Thursday’s Mid-Day Movers: 3 Stories Driving Markets
It was a sore morning for the markets as traders woke up to gloomy economic data from around the world. However, by the afternoon markets had curbed most of their losses and were pushing for greener pastures, fueled by positive business activity.
At 2:00 p.m.: DJIA: -0.10%, S&P 500: +0.02%, NASDAQ: +0.09%.
1) The Department of Labor reported that seasonally-adjusted initial jobless claims for the week ended February 9 fell 7.3 percent to 341,000. The four-week moving average, a more stable metric that smooths out some volatility, increased about half a percent to 352,500. While the results were better than the average estimate of economists polled by Reuters, who expected claims to come in at 360,000, the report is, at best, only modestly good news.
The health of the labor market remains a primary economic concern moving through 2013, as the U-3 unemployment rate is expected to remain near 8 percent throughout the year. Initial claims have fallen fairly consistently over the past year (with a notable exception at the beginning of December), but the rate of job creation is still far below what it needs to be in order to materially reduce the unemployment rate… (Read more.)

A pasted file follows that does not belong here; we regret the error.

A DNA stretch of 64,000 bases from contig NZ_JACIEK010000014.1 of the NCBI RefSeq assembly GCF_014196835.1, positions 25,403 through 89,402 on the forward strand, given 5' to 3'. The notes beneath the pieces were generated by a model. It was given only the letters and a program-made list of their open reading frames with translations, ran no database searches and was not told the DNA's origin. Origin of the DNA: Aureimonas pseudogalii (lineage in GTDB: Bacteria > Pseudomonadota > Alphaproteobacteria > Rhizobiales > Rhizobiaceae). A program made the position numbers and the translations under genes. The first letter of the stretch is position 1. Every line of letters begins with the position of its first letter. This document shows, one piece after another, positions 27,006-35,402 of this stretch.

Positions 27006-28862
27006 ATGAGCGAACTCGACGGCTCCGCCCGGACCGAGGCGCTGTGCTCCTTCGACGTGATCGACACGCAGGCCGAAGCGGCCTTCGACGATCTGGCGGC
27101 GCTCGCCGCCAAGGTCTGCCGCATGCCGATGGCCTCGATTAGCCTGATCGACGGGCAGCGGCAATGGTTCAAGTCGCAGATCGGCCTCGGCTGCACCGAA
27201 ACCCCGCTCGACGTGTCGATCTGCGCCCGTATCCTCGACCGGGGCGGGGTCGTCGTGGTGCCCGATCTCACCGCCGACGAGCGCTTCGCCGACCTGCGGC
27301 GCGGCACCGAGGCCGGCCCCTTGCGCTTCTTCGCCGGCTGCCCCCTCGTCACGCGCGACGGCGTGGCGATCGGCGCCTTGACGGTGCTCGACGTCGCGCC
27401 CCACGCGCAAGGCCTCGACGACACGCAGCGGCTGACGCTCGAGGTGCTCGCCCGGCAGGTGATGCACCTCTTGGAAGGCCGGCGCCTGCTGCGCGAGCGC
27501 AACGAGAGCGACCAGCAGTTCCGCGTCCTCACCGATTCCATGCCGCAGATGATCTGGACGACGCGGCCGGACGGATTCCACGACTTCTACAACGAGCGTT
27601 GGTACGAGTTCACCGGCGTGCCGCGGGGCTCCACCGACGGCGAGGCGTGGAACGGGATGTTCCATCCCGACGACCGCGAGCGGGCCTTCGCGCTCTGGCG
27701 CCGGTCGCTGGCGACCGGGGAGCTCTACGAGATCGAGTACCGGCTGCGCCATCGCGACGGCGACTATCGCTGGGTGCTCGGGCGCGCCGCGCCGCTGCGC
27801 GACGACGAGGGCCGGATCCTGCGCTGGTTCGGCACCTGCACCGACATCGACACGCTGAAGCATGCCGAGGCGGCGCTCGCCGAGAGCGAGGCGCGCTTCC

2) European markets headed to a lower close on Thursday following data released by Eurostat that showed broad economic contraction in the fourth quarter. The statistical office of the European Union reported that fourth-quarter GDP in the euro-area 17 bloc fell by 0.6 percent, and by 0.5 percent in the EU27 bloc. In the third quarter of 2012, growth rates were -0.1 percent and +0.1 percent, respectively.
The decline is particularly concerning because economic output in major economies like France and Germany fell alongside Spain and Italy. Greece’s economic output increased 0.7 points, but that gain moves it up to -6.0 percent, the worst of any country in Europe.
3) U.S. lawmakers are re-examining tax policies related to charitable contributions as part of an effort to broaden the tax base without raising rates. Bloomberg reports that President Barack Obama is considering limiting the deductions that people in the top three tax brackets can claim for charitable contributions, suggesting that the current policy is more of a means for the wealthy to game the system than an incentive to donate to a good cause.
By 2015, as much as 50 percent of the tax benefits from deductions will go to just the top 1 percent of tax payers, while over 82 percent of the benefit will go to the top 20 percent. The initiative could gain bipartisan support, as closing loopholes to broaden the tax base could result in lower rates.